Such excellence requires money. But money cannot guarantee a successful acoustic, whose absence was clear from the start. Wringing the sonorous glory of this score from such an untingling space would be superhuman. Sir Simon Rattle comes new to Parsifal after half a lifetime of orchestral experience learnt mainly from the luxurious textures and emotional turmoil of late romanticism and early modernism which evolved above all from Wagner's opus ultimum. He is specially equipped to read back into it what it gave birth to. In doing so, he reveals accidental affinity with the post-Boulez approach that aims to clean out the accumulated Germanic mud. Which, in effect, reduces the ceremonial and mystical aspects. In the outer acts, the depths below the earth and the radiance of the heavens were surprisingly withheld. Nor was this wholly the fault of the unresponsive acoustic, for, in Act 1, after a relatively lacklustre Transformation and Eucharist, the sound truly became, in Debussy's famous phrase, "illumined from behind" (though the distant choral melodies were sadly inaudible); and in Act 3 the unfolding warmth of the Good Friday sequence swept all before it. Yet, while overall momentum was often masterly, some stretches, and important individual moments, lay a little inert.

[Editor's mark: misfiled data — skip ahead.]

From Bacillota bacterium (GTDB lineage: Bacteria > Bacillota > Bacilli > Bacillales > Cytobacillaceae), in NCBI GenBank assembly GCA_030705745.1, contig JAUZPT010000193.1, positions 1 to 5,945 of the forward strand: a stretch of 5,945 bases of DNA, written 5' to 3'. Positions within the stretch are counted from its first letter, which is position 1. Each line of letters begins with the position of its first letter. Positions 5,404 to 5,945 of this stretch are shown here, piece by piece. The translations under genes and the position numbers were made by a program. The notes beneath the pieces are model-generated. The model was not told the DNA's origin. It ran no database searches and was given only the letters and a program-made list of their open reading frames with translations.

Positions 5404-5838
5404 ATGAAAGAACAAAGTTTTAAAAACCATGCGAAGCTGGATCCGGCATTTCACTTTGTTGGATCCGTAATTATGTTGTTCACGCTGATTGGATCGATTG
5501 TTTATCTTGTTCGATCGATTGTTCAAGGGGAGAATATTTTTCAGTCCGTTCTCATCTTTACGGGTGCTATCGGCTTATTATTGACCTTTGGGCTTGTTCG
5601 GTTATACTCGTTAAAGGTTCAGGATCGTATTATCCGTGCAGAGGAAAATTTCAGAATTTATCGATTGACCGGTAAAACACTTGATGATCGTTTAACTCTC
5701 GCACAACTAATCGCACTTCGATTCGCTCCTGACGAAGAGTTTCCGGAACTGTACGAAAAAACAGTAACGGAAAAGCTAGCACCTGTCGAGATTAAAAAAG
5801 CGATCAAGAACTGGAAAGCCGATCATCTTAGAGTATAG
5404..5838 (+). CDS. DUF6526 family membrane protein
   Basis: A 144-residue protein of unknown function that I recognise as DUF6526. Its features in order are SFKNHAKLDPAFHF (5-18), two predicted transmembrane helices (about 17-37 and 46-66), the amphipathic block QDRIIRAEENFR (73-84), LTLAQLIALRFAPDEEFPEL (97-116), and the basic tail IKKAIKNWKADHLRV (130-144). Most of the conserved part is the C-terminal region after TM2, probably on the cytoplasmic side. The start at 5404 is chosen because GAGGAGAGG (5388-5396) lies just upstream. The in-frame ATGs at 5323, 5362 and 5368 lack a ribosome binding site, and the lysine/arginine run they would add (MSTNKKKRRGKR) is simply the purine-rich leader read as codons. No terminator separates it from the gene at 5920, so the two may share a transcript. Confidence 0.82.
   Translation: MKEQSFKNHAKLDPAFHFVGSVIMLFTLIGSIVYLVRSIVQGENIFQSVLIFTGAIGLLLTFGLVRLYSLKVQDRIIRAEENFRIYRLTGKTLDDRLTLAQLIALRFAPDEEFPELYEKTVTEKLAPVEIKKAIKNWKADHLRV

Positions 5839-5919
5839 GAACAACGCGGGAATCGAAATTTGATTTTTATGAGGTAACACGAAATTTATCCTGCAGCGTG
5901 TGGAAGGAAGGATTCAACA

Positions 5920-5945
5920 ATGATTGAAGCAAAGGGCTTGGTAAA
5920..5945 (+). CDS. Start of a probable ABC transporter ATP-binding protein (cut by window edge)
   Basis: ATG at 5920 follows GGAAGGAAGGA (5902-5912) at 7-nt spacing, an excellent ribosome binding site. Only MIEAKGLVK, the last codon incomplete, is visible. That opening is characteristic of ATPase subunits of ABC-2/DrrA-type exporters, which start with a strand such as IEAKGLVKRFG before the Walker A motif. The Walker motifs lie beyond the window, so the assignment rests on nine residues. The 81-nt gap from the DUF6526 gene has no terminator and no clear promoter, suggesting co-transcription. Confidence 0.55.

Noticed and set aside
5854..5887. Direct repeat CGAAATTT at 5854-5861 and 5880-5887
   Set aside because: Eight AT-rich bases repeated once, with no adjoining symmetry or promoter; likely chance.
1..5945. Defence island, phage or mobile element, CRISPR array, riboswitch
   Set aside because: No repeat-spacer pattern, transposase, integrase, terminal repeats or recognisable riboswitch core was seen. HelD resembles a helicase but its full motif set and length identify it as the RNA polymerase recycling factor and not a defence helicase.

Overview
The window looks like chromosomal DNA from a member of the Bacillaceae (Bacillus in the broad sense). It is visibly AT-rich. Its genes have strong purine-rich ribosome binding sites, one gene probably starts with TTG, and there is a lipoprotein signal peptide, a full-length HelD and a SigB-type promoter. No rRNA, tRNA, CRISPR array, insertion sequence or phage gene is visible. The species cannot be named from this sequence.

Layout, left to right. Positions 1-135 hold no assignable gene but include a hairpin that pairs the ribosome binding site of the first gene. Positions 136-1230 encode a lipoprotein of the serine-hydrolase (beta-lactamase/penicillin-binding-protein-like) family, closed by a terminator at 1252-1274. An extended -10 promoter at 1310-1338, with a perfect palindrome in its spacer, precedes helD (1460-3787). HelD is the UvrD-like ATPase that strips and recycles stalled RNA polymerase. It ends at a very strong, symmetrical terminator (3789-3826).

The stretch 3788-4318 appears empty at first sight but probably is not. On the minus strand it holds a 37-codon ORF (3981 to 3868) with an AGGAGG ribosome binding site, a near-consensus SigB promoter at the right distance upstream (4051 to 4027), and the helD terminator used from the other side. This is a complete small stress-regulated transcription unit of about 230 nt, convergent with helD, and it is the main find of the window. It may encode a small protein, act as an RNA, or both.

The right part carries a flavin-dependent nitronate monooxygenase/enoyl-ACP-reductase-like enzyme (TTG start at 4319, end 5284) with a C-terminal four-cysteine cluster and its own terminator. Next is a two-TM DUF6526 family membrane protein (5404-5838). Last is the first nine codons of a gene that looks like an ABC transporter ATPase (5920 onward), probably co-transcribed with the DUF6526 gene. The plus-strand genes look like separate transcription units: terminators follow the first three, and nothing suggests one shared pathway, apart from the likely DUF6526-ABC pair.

By contrast, the middle act was altogether sensually alive: Klingsor's glinting evil, the languorous then sparkling seductions of the girls, then Kundry's deeper insinuations, were intense and passionate; as the contretemps mounted to violent confrontation, Rattle's mixture of coherence and disintegration was the most convincing I've ever heard.